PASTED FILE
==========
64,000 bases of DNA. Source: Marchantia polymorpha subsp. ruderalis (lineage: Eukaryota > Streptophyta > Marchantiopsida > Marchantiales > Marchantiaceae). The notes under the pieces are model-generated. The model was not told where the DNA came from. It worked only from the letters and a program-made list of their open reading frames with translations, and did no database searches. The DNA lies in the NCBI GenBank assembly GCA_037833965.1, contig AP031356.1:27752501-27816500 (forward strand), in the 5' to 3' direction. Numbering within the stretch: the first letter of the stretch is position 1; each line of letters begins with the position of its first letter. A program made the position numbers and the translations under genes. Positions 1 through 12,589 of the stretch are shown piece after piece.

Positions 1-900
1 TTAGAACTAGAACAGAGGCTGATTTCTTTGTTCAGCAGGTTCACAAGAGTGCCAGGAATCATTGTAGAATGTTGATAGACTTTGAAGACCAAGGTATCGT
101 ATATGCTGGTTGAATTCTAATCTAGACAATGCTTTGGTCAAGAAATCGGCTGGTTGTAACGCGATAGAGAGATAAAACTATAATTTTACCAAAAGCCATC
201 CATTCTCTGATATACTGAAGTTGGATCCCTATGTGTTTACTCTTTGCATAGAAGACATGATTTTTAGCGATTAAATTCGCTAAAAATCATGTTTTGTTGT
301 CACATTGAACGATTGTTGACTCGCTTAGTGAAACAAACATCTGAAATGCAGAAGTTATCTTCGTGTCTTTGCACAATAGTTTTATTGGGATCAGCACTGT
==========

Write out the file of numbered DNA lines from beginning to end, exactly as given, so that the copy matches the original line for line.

64,000 bases of DNA. Source: Marchantia polymorpha subsp. ruderalis (lineage: Eukaryota > Streptophyta > Marchantiopsida > Marchantiales > Marchantiaceae). The notes under the pieces are model-generated. The model was not told where the DNA came from. It worked only from the letters and a program-made list of their open reading frames with translations, and did no database searches. The DNA lies in the NCBI GenBank assembly GCA_037833965.1, contig AP031356.1:27752501-27816500 (forward strand), in the 5' to 3' direction. Numbering within the stretch: the first letter of the stretch is position 1; each line of letters begins with the position of its first letter. A program made the position numbers and the translations under genes. Positions 1 through 12,589 of the stretch are shown piece after piece.

Positions 1-900
1 TTAGAACTAGAACAGAGGCTGATTTCTTTGTTCAGCAGGTTCACAAGAGTGCCAGGAATCATTGTAGAATGTTGATAGACTTTGAAGACCAAGGTATCGT
101 ATATGCTGGTTGAATTCTAATCTAGACAATGCTTTGGTCAAGAAATCGGCTGGTTGTAACGCGATAGAGAGATAAAACTATAATTTTACCAAAAGCCATC
201 CATTCTCTGATATACTGAAGTTGGATCCCTATGTGTTTACTCTTTGCATAGAAGACATGATTTTTAGCGATTAAATTCGCTAAAAATCATGTTTTGTTGT
301 CACATTGAACGATTGTTGACTCGCTTAGTGAAACAAACATCTGAAATGCAGAAGTTATCTTCGTGTCTTTGCACAATAGTTTTATTGGGATCAGCACTGT